Relic Hunting for Low Level

From time to time I’ll search for Wolverhampton Low Level related stuff on e-Bay.  The platform ticket (which is the avatar I use both here and on RMweb) is one recent example of this.  The photo below shows this, along with a couple of other recent finds.

The June 1971 edition of Railway Magazine was sourced following a tip-off from Neil Rushby that it contained an article about the (then) imminent closure of the GWR mainline between Low Level and Snow Hill.  While the article itself doesn’t really tell me much I’d not read or seen elsewhere before, it’s nice to have and really helps to set the scene for the layout.  It’s interesting to read something written at the time the layout will be based, rather than the more recent sources.  It is accompanied by a couple of photos, one of Low Level with the bubble car stabled in one of the centre roads and an 08 in the former up platform (with a varied selection of parcels vans and a couple of vanfits).  The other shows the bubble car pausing for custom at Priestfield on its way towards Snow Hill.

The pink sheet of paper (actually there are two sheets stapled together) is a BR handbill (which also dates from 1971) showing the timetable and ticket prices for the Low Level – Snow Hill passenger service.  Six weekday departures left Low Level bound for Snow Hill (with an additional 13:50 departure Saturdays only).  Journey time was 32 minutes (compared to 35 minutestoday on the Midland Metro – although that includes additional stops and takes you right into the centre of Wolverhampton), calling at Priestfeild, Bilston, Wednesbury, Swan Village, West Brom’, Handsworth, Langley Green and Hockley.  There was of course, we are reminded “NO SUNDAY SERVICE”.  A second class day return would cost you the princely sum of 40p; a one month season ticket £7.20.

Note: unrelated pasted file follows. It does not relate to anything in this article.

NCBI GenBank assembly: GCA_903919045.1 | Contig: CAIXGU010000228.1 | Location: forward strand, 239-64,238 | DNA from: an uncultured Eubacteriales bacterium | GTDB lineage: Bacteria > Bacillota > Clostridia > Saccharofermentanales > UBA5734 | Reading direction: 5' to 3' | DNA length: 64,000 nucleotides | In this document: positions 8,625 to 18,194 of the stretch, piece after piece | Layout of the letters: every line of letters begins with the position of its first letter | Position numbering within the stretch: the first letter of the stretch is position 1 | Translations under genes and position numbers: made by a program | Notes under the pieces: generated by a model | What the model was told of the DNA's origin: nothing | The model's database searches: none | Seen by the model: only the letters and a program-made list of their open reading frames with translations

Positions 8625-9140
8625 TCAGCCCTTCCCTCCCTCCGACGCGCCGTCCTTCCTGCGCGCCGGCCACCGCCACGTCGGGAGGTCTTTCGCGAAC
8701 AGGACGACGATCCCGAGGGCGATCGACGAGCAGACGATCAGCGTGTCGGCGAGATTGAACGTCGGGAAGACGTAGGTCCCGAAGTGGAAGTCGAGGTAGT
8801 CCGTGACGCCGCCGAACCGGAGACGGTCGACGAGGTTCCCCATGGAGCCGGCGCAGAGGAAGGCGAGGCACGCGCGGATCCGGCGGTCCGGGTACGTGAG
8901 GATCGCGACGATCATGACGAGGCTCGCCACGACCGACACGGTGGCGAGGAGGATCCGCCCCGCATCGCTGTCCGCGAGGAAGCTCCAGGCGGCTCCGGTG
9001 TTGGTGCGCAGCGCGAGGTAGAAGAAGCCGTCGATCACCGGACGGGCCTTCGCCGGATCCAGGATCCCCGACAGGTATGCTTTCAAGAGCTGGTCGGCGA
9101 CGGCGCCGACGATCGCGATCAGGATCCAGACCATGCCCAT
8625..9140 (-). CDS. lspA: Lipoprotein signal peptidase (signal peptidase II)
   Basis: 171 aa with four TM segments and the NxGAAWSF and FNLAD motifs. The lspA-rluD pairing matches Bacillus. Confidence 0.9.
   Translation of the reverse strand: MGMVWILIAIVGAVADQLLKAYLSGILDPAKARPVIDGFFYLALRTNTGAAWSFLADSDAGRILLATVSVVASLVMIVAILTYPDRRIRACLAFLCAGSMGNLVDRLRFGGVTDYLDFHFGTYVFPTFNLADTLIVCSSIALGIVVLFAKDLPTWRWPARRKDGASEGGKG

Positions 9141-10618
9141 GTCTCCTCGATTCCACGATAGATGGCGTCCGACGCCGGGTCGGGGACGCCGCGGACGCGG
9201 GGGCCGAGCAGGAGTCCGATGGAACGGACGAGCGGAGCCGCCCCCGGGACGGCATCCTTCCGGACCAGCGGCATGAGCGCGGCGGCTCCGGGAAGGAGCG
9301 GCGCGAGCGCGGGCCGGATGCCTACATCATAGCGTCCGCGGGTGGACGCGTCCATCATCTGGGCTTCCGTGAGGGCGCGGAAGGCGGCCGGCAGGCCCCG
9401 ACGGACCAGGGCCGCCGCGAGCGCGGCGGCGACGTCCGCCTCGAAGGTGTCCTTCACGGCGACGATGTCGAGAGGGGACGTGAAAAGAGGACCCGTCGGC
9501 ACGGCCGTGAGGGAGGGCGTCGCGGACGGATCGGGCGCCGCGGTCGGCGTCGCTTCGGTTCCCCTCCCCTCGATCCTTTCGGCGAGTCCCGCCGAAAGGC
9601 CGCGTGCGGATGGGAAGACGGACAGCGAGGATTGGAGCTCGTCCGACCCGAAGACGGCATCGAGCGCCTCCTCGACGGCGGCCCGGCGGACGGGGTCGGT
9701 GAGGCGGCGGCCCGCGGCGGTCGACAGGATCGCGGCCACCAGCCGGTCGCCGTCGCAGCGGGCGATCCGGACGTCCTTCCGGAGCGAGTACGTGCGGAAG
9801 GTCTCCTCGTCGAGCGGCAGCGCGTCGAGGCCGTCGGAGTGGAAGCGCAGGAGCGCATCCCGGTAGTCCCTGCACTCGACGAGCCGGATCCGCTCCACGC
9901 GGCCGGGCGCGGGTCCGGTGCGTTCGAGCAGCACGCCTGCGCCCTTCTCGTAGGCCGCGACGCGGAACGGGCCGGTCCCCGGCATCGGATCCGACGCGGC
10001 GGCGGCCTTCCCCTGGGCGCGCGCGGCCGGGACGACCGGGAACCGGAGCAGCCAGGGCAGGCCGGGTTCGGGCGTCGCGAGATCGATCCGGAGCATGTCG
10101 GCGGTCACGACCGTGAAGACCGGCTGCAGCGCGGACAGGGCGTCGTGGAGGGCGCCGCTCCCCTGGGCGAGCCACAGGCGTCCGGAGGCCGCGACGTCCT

One which got away recently was a 1971 Locoshed, mainly to confirm the Bescot 08 allocation at the time; I’ll keep looking.  The plan is to display these finds on the fiddle yard screening of the layout – assuming I get the time to continue with the layout build since the arrival of the new family member at chez Forrest:

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P4 Track Co Turnout

I had a couple of days off work this week and thought this might allow a bit of modelling time.  It did, but nowhere near as much as I would have liked.  The current list of tasks for my WLL project is broken down into rolling stock, buildings (& other structures) and track.  Having done some work on buildings and rolling stock recently I thought maybe it was time to look at track and I managed to find a couple of hours to have a go at putting together one of the P4 track company turnout kits.

I had high expectations for these products, in fact it would be fair to say they were one of the things which attracted me to building the layout in P4 rather than EM.  They have small pips on the timbering which allow the chairs to locate in the correct position.  I’ve not used steel rail or plastic timbering before and have previously made up my own common crossings and switch rails so these kits are quite different to anything I’ve built before.  The first one (of three which I’ll need) is a B8  left-hand turnout, which will form the junction of the former goods avoiding lines at the rear of the layout.

Overall I found construction to be a quite a pleasant experience, although must admit I struggled a little to follow the text of the instructions (I’m never good with instructions and was confused further by my LH kit having a RH template in the pack, as the astute will have already noticed in the photo above!).  Despite the pips on the timbers, a set of gauges are still required to ensure accurate alignment of the rails, mine came from EMGS (who can supply these to suit 18.2mm and 18.83mm gauge to members of the society).  As designed the kit is intended to make a straight turnout, but I found it easy enough to introduce a gentle curve to match the drawing I have prepared in Templot (which is based on a scan of a 1:500 plan of the station).  I suspect this may be more of a challenge when it comes to the C10 turnout for the down platform though.

At this stage there are still some details to add.  The detail in the chair components is far superior to the C&L components I’ve used previously and overall I’m very impressed.

Testing with a spare coach bogie seems to confirm all is well; hopefully I’ll find a little time over the weekend to add the remaining chairs.  I think it probably took about 3 hours (excluding tea breaks) from opening the pack to get to this stage; probably another hour on top of that to add the remaining details – although this should reduce as familiarity and confidence with the product increases.  At £35 each they aren’t cheap, but as I only need a few, I think the advantages in prototype fidelity and ease of assembly do make them good value.